• amplified fragment length polymorphism;
  • hybridization;
  • Orchidaceae;
  • reproductive barriers;
  • Serapias cordigera;
  • Serapias vomeracea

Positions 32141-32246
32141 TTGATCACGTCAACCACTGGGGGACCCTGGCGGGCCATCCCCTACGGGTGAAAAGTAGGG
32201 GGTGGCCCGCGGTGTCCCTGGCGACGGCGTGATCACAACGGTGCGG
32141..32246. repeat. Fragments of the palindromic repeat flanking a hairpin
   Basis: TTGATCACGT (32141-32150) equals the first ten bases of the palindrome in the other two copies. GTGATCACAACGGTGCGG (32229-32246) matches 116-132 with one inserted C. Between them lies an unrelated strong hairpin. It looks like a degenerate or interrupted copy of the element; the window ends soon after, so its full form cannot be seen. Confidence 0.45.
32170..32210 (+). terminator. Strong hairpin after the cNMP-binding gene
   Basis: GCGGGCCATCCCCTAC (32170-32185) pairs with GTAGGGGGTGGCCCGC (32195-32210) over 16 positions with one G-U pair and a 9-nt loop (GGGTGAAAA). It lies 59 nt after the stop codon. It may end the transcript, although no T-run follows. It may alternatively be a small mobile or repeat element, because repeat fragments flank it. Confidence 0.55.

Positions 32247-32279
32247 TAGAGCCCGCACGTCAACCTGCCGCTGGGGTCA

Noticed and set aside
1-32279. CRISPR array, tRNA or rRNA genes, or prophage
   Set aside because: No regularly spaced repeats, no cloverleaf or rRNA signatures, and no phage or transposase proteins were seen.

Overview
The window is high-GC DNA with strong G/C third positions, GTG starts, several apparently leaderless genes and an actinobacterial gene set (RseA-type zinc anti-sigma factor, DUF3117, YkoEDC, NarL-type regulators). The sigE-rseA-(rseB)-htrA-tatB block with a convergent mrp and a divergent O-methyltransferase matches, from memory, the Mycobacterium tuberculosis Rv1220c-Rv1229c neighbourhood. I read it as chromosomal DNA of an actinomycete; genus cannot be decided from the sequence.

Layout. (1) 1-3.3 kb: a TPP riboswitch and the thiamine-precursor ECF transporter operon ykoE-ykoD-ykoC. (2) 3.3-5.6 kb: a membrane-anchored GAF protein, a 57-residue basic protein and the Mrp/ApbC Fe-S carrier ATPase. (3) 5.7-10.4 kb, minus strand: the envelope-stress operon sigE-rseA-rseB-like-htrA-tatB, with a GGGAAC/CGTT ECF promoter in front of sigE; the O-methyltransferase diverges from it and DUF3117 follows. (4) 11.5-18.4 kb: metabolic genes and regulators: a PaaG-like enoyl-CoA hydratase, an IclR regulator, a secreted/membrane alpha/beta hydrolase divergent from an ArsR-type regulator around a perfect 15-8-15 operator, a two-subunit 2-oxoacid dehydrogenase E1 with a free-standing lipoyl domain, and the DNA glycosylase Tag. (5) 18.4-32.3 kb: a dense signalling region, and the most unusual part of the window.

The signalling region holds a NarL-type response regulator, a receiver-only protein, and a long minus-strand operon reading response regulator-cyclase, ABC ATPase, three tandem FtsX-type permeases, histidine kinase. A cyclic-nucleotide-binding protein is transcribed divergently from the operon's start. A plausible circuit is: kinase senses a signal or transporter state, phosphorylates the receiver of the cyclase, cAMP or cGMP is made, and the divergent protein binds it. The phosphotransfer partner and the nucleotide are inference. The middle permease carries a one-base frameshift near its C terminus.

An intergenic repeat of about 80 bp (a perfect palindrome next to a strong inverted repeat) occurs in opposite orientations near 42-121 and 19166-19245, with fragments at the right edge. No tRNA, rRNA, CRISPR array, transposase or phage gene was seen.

Understanding the genetic architecture of admixed hybridizing populations helps in evaluating the nature of species boundaries and the levels of gene exchange between co-occurring species. In the present study, we examined a contact zone between Serapias vomeracea and Serapias cordigera, two unrewarding Mediterranean orchid species with a non-specific pollination strategy. Fruit production and seed viability from interspecific hand-pollination treatments pointed out the weaknesses of post-pollination barriers. The occurrence of hybridization was molecularly confirmed in the genus Serapias for the first time, as parts of plants with a transitional morphology were observed in both alleles of the parental LEAFY intron. Amplified fragment length polymorphism analysis revealed that plants with uncertain morphology and classified as one of the other parental species are actually backcrosses, attesting to an extensive interspecific gene exchange. Overall, the contact zone is more similar to a hybrid zone of Ophrys species, well known for their highly specialized pollination, than to a hybrid zone of unspecialized food-deceptive orchids. Therefore, species boundaries in Serapias are maintained by pre-pollination mechanisms that need to be better investigated. In light of the intriguing similarities between Serapias and Ophrys underlined by the present study, we hypothesize that the emission of floral scents could be involved in the maintenance of species boundaries in Serapias.